The move has worked.
Asmita felt like a detective, who has discovered a hidden treasure.
Finding the exact reason of a suicide is as tedious as finding a needle in a haystack.

Now Asmita knew what to do next.
She wrote back on the paper – I want to show you something. Can I?

Asmita passed the paper towards the boy and without waiting for his response, she got up from her chair, and walked towards the cupboard.
She took out a photo album and put it in front of the boy on the table.

It was covered with a layer of dust.
The outer plastic cover was turning lemon-yellow in colour and had become so fragile, that it might come-off just by a flick.
The boy carefully touched only the lower rightmost end of the album with his index finger and flipped open the cover.

“ALBUM : BUTCHERED AND BURIED”

Read a label put right at the centre of the first page.
All in caps with a red colour marker.

The boy flipped to the next page, in the same meticulous way as before.

“HATING GOURAV”
Another red coloured label in all caps.
But this time not in the middle, but at the top.
Below this label were five photos, four at the corners and one in the centre.

Next page.

“LOVING SAAHIL”

The red colour of the label is now replaced by blue colour.
There were three photos, arranged in a diagonal line.
Top one at the rightmost corner, one in the middle, and the lower one at the leftmost corner.

Next page.

“KILLING GOURAV”

This time a black coloured label, with just one photo at the centre.

That’s all.
The rest of the album was totally blank, no photos at all.
The remaining plastic pages were stuck to each other, as if untouched from their manufacturing date.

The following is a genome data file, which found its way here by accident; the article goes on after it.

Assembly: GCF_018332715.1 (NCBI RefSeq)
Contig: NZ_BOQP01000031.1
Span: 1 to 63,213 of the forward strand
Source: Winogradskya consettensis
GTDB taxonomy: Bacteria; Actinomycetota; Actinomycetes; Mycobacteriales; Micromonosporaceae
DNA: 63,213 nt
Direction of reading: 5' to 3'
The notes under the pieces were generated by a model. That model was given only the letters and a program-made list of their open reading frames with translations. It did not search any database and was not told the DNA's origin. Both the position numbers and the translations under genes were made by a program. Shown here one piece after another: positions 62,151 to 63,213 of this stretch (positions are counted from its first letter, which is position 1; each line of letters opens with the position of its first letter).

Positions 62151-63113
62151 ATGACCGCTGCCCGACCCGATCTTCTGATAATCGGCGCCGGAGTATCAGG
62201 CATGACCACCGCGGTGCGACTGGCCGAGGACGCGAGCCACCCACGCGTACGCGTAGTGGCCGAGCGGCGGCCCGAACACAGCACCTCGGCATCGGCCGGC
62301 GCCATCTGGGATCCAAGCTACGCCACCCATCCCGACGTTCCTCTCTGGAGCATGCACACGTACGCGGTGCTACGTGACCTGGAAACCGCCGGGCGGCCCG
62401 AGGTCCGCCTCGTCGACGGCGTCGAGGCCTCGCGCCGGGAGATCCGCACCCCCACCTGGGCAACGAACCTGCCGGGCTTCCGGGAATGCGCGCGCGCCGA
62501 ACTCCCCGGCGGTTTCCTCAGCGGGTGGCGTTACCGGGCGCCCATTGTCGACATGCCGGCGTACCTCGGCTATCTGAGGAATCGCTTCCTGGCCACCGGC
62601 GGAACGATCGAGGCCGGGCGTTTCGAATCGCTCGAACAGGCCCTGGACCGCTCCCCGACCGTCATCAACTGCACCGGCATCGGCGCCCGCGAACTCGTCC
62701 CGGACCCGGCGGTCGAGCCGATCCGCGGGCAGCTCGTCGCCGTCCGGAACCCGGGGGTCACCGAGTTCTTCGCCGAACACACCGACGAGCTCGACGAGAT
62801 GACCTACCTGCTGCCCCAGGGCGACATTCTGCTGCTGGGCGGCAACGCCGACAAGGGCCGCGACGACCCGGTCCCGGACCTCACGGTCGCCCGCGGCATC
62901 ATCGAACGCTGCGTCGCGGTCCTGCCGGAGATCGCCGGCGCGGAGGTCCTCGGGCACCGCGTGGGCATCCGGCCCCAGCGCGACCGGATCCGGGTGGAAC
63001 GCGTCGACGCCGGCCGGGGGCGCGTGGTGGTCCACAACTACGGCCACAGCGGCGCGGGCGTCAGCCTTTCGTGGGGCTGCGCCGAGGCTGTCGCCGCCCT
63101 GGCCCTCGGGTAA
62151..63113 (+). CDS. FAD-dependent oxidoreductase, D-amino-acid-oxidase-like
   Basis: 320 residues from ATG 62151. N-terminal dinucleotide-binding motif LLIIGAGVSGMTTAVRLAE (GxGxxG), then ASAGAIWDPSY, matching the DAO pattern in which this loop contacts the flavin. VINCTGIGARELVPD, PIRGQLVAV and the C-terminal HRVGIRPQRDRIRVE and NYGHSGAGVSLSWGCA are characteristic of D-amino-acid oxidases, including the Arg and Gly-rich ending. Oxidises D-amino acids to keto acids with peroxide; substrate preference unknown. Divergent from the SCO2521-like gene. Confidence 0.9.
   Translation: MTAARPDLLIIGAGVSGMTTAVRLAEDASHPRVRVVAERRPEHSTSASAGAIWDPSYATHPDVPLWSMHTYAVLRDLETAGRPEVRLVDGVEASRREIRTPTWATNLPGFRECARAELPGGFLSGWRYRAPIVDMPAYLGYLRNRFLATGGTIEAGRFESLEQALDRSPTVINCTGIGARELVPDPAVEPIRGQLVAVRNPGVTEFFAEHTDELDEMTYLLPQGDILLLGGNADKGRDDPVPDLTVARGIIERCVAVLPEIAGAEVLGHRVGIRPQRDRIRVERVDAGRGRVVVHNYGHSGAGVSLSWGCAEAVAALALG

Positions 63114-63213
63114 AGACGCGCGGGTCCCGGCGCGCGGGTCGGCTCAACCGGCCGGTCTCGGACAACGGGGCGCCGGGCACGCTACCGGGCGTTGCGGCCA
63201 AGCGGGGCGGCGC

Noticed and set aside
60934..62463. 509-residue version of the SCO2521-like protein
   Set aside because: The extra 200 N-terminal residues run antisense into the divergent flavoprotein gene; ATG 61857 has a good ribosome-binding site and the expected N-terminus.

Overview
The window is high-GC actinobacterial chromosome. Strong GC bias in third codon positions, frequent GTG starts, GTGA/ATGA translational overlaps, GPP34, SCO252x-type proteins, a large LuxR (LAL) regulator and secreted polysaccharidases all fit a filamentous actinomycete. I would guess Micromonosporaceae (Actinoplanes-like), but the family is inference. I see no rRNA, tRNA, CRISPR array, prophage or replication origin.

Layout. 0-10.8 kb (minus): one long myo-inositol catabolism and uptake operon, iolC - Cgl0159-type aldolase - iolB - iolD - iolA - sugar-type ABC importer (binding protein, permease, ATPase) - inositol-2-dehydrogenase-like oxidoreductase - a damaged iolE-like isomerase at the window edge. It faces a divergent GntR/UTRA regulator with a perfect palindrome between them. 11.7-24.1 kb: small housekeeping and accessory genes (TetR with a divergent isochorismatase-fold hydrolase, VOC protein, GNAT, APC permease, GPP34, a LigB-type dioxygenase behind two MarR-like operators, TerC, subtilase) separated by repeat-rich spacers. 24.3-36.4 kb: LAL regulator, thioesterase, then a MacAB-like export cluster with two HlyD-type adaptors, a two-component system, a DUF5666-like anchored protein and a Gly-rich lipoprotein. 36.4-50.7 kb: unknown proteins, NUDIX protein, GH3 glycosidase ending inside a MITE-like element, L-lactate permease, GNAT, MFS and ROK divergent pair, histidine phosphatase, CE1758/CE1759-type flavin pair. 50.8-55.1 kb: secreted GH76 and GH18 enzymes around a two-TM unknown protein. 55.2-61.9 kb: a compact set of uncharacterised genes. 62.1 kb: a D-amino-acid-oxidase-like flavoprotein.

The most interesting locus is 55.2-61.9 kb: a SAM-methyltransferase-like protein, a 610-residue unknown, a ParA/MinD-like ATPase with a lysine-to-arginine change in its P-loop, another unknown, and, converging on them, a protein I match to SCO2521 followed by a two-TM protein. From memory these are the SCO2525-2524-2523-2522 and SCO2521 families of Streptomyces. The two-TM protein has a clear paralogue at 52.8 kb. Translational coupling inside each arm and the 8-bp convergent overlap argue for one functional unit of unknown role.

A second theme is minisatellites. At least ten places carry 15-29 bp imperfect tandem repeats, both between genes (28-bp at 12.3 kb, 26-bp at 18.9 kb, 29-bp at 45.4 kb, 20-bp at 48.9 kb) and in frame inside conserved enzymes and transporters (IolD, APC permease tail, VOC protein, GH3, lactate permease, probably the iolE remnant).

All this while, when the boy was going through the photos, Asmita was standing still at the window, as a part of protocol.
The dawn sky now showing shades of black and the twinkling stars popping up one by one.
With folded hands, her body was resting on the wall.

Is the boy crying? – Asmita wondered.
Yes, he was.
She went towards him and stood behind his chair.
Putting both her palms on his shoulders, she was consoling the boy.

The boy rubbed off his tears and turned around.
“Tell me everything.”

Too many firsts!
First eye-contact between the boy and Asmita.
First time he moved his frozen body.
First words spoken by him.

Asmita closed her eyes and inhaled a deep breathe.
Its going to be painful – she warned herself.

But perhaps that’s what the boy needs.
Just the way snake-venom cures snake-bite ; just the way a diamond cuts another diamond ; similarly listening to someone’s pain can surprisingly be an antidote to our pain.

The boy picked up the glass of water that Saahil had brought, got up from his chair and went near the window, viewing outwards.

Asmita felt a little amused by this position-reversal – she now in the chair and the boy at the window.

She cleared her throat and begun : “I don’t know where to begin from. You have seen the photos and must have got an idea, haven’t you?